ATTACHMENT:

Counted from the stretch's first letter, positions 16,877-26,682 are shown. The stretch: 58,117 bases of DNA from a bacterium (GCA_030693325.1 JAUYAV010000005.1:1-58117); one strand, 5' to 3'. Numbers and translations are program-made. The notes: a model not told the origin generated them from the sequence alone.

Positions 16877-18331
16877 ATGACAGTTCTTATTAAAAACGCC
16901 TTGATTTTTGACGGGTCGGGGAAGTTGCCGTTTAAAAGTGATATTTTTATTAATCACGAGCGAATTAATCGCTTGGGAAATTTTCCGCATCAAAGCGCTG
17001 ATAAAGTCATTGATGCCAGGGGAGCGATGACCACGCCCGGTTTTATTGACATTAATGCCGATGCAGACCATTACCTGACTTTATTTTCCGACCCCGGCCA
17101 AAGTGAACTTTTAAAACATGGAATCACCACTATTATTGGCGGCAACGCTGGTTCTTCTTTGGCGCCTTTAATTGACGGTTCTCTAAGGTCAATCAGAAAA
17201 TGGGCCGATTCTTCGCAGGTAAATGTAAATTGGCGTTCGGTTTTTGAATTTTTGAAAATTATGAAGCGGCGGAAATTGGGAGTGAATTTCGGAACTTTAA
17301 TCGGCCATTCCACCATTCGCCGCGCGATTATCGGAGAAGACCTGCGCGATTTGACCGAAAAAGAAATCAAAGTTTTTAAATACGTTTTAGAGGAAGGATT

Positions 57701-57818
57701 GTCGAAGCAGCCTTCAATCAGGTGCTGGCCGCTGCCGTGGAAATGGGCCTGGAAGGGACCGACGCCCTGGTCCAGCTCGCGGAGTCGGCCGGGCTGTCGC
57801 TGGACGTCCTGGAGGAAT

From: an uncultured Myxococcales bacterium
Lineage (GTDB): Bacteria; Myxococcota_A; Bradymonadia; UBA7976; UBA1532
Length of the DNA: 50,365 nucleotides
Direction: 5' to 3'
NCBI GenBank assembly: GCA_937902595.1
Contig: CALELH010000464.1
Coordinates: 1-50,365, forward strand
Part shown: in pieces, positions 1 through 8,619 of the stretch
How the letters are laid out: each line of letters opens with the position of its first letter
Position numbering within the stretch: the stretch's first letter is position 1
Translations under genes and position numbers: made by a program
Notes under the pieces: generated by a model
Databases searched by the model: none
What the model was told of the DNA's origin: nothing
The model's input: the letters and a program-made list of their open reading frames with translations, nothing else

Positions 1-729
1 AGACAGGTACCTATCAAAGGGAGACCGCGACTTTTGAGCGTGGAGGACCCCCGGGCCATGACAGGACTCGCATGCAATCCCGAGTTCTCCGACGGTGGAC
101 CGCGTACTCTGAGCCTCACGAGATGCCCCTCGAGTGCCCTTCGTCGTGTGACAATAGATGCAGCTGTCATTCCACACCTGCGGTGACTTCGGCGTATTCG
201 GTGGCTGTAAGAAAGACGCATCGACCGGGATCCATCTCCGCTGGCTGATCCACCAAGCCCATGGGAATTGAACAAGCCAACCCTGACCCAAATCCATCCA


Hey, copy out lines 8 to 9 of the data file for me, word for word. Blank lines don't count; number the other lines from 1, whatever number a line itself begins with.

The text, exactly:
17301 TCGGCCATTCCACCATTCGCCGCGCGATTATCGGAGAAGACCTGCGCGATTTGACCGAAAAAGAAATCAAAGTTTTTAAATACGTTTTAGAGGAAGGATT

Positions 57701-57818